On the second day of the Texas Tribune Festival, the LEAP team attending came together, divided, and attended a multitude and variety of sessions (together and in smaller groups), while critiquing the panels, the speakers, and the venues, over the course of the day, and over a series of coffee breaks and meals at some distinctly Austin establishments…
Student Breakfast with Jennifer Palmieri (Annie Jamarik)
The Student Breakfast at CapMetro Project Connect Community Office, hosted by the Annette Strauss Institute for Civic Life, had special guest speaker Jennifer Palmieri, former White House Director of Communications (2011 to 2015, under President Barack Obama), as well as Director of Communications for Hillary Clinton’s 2016 presidential campaign. As we ate breakfast tacos (like true Austin natives), Ms. Palmieri shared her unique perspective from working on a presidential campaign and applied her knowledge and experience to thoughts on the 2020 Democratic presidential primaries.
She was sure to stress that, while still early in the race, Senator Warren was the current candidate to watch due to her steady climb in the polls.
During Q&A, when asked for her advice to students entering the world of politics, Ms. Palmieri passed on wisdom she received from the Secret Service: “Listen to criticism, process it, move forward, and draw fire.”
Ed and the Feds (Miranda Estrada)
This discussion centered on how our federal and state agencies can work collaboratively on building education policy more effectively; the panel was comprised of moderator Sarah Darville (editor of Chalkbeat), Susana Martinez (former governor of New Mexico), and Jack Markell (former governor of Delaware).
Both Martinez and Markell placed education as a high priority during their tenure in office; however, they used different approaches to improving the quality of education in their respective states. Martinez believes in the importance of engaging parents by using transparency in giving grades to the school their children attended, and emphasized a ranking system of schools and their teachers is during her administration. She stressed the important roles teachers play as gatekeepers of information, and that they should be assessed on that. Markell used a different approach, instead opting for measuring academic growth of a student versus their proficiency. Both agreed, though, that regardless of the method, there are always unintended consequences and no one plan is perfect. Overall, we learned more about how leaders can work to improve their educational systems in ways that best fit the needs of their citizens — and children.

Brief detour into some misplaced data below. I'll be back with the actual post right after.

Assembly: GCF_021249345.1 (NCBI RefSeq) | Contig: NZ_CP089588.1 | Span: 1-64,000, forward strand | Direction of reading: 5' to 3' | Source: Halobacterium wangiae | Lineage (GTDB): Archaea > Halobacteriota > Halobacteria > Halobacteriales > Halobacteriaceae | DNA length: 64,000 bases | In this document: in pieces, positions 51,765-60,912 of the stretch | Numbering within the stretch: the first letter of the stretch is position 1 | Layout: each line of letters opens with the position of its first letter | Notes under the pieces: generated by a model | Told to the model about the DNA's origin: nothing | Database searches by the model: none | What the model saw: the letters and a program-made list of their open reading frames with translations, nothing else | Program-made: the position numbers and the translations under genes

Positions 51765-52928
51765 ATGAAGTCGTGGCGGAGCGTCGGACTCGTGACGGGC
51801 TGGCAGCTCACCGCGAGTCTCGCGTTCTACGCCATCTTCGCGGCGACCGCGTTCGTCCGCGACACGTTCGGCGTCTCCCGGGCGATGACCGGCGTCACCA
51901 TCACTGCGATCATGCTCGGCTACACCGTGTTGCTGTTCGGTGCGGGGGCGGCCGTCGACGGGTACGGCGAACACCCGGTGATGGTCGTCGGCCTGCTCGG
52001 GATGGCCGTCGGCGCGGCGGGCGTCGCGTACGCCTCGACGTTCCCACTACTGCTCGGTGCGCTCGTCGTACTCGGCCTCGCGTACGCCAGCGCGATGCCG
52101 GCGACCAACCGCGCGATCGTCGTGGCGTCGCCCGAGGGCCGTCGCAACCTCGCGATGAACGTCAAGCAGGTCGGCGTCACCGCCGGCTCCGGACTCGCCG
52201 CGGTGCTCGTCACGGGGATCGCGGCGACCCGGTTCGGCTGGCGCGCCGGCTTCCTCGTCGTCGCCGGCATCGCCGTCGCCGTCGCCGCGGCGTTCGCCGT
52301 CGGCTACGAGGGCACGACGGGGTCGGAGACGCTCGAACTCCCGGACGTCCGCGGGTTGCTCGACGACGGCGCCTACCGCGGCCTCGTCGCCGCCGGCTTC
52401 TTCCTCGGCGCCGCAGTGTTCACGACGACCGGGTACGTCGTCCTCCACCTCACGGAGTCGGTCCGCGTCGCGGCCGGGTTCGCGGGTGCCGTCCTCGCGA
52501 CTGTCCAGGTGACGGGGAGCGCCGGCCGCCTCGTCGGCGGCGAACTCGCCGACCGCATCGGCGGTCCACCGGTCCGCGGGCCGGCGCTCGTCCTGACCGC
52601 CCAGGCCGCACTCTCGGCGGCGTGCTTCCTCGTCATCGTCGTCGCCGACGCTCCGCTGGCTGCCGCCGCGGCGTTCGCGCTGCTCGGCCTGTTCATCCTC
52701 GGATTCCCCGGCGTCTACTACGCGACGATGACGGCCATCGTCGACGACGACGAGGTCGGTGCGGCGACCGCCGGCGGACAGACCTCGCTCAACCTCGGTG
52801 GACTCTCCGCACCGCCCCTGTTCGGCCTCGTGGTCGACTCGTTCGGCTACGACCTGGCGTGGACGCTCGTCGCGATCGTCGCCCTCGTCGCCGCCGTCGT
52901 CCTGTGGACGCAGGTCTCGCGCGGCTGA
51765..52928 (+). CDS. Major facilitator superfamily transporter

Governor Martinez proved particularly gracious afterward, posing with photos and discussing education policy additionally.
Break! On our walk between session venues, we popped in to The Coffeehouse at Caroline. Try the chocolate & cherry or cheese scones – depending on whether you want a sweet or savory bite – or the chocolate zucchini bread; or, well, anything. It was all good, from the smoothie, to the coffee & tea, to the wide selection of baked goods!
Civic Enragement (Esmeralda Mata)
We all agreed that the Civic Enragement (“How progressive politics are turning citizens into warriors and cities into battlegrounds.”) panel was the most controversial of all! The panel was substantially synergized in voicing their opinions on issues ranging from local to state and federal, discussing not only specific policy, but also the challenge in cultivating a good relationship between city and state leaders, given the difference between conservative and liberal governance styles and implementations.
Travis County Judge Sarah Eckhardt’s opening comments, on the importance of being able to disagree agreeably, and in recognizing that an opponent can be your best ally at a local level by coming together in finding issues and solutions that can be exported to a federal level, did not parlay into how she will be remembered.
She argued that state legislators do not provide county government with enough aid, as compared to a city governments, and focused on some particular ordinances. After noting that state legislators hate Austin (“because we are so successfull”), she focused on Austin’s tree ordinance, noting that that, “Governor Abbott hates trees because one fell on him,” a quote that left our group wondering all day why an elected official would agree to be on a panel designed to bring people together, only to say something so callous.
As a counterpoint, Midland Mayor Jerry Morales discussed sustainable growth, detailing jobs and other opportunities Midland has created with cohesive support from not only the state but also the federal government. And while most of the panelists (and the audience) agreed that the responsibility of enforcing immigration laws is the responsibility of the federal government and not a city, Mayor Morales opposed this discussion, too, stating that every city should protect their citizens. In general, the difference between rural and urban viewpoints of Texas was definitely highlighted among the diverse panelists at this session.
Break! We ambled over to the TribFest “Hub,” the place for registration, light snacks and water bottle refills, and book signings. Stations were set up with a number of books offered by the various speakers at TribFest. We all picked out books, some of the group getting multiples, a decision we all lauded later when we were able to proceed directly to the signing line instead of first having to go through the buying line!
From Within (Annie Jamarik)